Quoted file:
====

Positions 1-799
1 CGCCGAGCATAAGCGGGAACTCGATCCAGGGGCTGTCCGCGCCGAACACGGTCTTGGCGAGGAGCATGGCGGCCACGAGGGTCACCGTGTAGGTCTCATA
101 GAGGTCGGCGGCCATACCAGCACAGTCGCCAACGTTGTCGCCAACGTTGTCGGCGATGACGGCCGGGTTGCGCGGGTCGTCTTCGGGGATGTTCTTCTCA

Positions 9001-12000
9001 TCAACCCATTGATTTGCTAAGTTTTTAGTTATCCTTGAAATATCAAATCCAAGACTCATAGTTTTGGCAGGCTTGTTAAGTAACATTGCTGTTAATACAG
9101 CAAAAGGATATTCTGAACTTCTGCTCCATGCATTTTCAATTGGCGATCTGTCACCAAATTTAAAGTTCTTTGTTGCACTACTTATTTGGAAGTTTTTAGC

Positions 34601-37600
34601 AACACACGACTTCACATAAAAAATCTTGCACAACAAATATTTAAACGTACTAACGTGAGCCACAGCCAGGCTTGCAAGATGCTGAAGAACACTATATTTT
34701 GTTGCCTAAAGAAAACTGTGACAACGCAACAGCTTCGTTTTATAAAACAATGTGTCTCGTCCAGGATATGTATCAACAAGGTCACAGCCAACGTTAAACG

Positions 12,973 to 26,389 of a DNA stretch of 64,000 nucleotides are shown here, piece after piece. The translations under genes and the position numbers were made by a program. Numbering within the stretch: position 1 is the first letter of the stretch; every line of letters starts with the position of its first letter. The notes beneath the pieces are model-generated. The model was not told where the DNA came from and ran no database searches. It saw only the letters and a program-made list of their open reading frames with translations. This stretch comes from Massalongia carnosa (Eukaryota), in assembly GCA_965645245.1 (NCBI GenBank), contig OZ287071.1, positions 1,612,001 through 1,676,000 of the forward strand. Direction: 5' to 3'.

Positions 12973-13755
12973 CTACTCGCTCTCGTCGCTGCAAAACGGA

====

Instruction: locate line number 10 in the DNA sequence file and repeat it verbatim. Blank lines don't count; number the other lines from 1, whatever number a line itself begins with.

Positions 12,973 to 26,389 of a DNA stretch of 64,000 nucleotides are shown here, piece after piece. The translations under genes and the position numbers were made by a program. Numbering within the stretch: position 1 is the first letter of the stretch; every line of letters starts with the position of its first letter. The notes beneath the pieces are model-generated. The model was not told where the DNA came from and ran no database searches. It saw only the letters and a program-made list of their open reading frames with translations. This stretch comes from Massalongia carnosa (Eukaryota), in assembly GCA_965645245.1 (NCBI GenBank), contig OZ287071.1, positions 1,612,001 through 1,676,000 of the forward strand. Direction: 5' to 3'.